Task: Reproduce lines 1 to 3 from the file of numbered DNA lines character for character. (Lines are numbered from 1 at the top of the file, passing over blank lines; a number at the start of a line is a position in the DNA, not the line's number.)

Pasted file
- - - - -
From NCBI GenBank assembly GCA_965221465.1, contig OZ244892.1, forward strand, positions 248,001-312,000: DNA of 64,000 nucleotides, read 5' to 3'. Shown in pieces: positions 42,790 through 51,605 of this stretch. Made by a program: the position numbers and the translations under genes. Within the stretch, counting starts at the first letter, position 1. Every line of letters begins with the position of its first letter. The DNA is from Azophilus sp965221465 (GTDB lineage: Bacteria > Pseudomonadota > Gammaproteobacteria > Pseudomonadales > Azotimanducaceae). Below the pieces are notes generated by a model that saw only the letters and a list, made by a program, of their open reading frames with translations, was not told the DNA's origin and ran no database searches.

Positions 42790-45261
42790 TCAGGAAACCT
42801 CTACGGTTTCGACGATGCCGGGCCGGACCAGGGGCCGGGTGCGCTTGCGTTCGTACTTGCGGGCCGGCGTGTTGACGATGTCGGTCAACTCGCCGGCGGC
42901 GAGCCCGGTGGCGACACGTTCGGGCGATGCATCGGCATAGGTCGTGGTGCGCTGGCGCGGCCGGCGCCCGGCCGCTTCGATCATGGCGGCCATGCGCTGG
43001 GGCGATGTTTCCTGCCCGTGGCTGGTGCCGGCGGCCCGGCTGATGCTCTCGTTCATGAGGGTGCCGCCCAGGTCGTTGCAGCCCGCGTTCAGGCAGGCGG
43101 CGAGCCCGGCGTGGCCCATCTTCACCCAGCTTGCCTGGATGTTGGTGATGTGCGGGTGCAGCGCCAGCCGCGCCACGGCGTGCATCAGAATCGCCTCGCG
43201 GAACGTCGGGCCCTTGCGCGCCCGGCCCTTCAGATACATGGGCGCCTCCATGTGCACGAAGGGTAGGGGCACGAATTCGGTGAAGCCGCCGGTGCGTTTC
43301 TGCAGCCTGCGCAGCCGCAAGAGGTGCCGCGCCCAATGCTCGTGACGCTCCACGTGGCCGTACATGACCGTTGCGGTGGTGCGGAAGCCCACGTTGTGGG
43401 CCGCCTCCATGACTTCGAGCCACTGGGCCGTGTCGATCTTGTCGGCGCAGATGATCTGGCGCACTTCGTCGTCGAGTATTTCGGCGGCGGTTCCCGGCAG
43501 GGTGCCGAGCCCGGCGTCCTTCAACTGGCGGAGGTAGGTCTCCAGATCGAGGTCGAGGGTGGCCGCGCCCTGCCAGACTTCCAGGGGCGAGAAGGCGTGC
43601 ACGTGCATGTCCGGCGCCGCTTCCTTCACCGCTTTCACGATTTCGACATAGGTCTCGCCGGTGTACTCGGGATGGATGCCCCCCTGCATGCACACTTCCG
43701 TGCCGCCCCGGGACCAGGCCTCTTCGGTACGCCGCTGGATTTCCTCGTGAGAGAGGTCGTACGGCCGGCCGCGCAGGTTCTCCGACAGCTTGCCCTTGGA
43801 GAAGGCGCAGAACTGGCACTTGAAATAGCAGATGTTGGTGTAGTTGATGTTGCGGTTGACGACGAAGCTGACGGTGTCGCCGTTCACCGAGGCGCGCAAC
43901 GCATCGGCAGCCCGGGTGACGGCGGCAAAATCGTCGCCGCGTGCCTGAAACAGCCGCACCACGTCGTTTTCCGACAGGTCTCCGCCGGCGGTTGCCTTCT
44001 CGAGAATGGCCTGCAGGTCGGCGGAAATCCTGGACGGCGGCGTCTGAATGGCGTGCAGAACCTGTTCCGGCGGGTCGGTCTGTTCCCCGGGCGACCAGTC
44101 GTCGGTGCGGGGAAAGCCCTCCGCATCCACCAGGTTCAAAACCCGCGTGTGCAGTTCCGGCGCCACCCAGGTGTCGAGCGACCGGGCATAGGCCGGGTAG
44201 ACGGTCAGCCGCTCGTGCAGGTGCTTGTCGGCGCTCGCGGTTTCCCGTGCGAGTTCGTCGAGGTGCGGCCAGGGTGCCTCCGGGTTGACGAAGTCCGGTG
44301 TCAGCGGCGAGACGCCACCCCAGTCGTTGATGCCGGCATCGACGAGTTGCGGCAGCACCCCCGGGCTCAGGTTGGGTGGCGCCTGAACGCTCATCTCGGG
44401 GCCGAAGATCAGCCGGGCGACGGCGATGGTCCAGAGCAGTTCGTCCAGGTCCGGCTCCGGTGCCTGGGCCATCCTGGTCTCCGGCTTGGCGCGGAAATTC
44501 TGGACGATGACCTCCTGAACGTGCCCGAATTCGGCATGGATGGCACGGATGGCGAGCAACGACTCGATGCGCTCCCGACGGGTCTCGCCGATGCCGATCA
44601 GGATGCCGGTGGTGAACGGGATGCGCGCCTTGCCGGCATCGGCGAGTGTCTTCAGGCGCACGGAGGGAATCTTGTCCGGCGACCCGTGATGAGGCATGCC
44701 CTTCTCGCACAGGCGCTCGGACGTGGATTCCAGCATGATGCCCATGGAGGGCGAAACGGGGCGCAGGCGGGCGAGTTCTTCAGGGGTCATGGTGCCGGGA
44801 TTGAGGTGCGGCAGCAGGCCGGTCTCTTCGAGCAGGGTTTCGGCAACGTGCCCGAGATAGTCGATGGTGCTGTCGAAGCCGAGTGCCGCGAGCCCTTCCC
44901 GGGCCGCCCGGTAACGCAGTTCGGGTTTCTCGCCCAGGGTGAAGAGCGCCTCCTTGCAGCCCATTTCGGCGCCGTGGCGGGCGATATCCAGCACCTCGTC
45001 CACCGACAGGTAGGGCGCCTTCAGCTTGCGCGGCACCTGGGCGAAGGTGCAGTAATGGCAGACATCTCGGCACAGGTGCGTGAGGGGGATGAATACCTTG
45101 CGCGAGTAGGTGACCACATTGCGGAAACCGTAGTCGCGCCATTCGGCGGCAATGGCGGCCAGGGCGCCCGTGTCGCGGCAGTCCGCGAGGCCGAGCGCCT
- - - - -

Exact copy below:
From NCBI GenBank assembly GCA_965221465.1, contig OZ244892.1, forward strand, positions 248,001-312,000: DNA of 64,000 nucleotides, read 5' to 3'. Shown in pieces: positions 42,790 through 51,605 of this stretch. Made by a program: the position numbers and the translations under genes. Within the stretch, counting starts at the first letter, position 1. Every line of letters begins with the position of its first letter. The DNA is from Azophilus sp965221465 (GTDB lineage: Bacteria > Pseudomonadota > Gammaproteobacteria > Pseudomonadales > Azotimanducaceae). Below the pieces are notes generated by a model that saw only the letters and a list, made by a program, of their open reading frames with translations, was not told the DNA's origin and ran no database searches.

Positions 42790-45261
42790 TCAGGAAACCT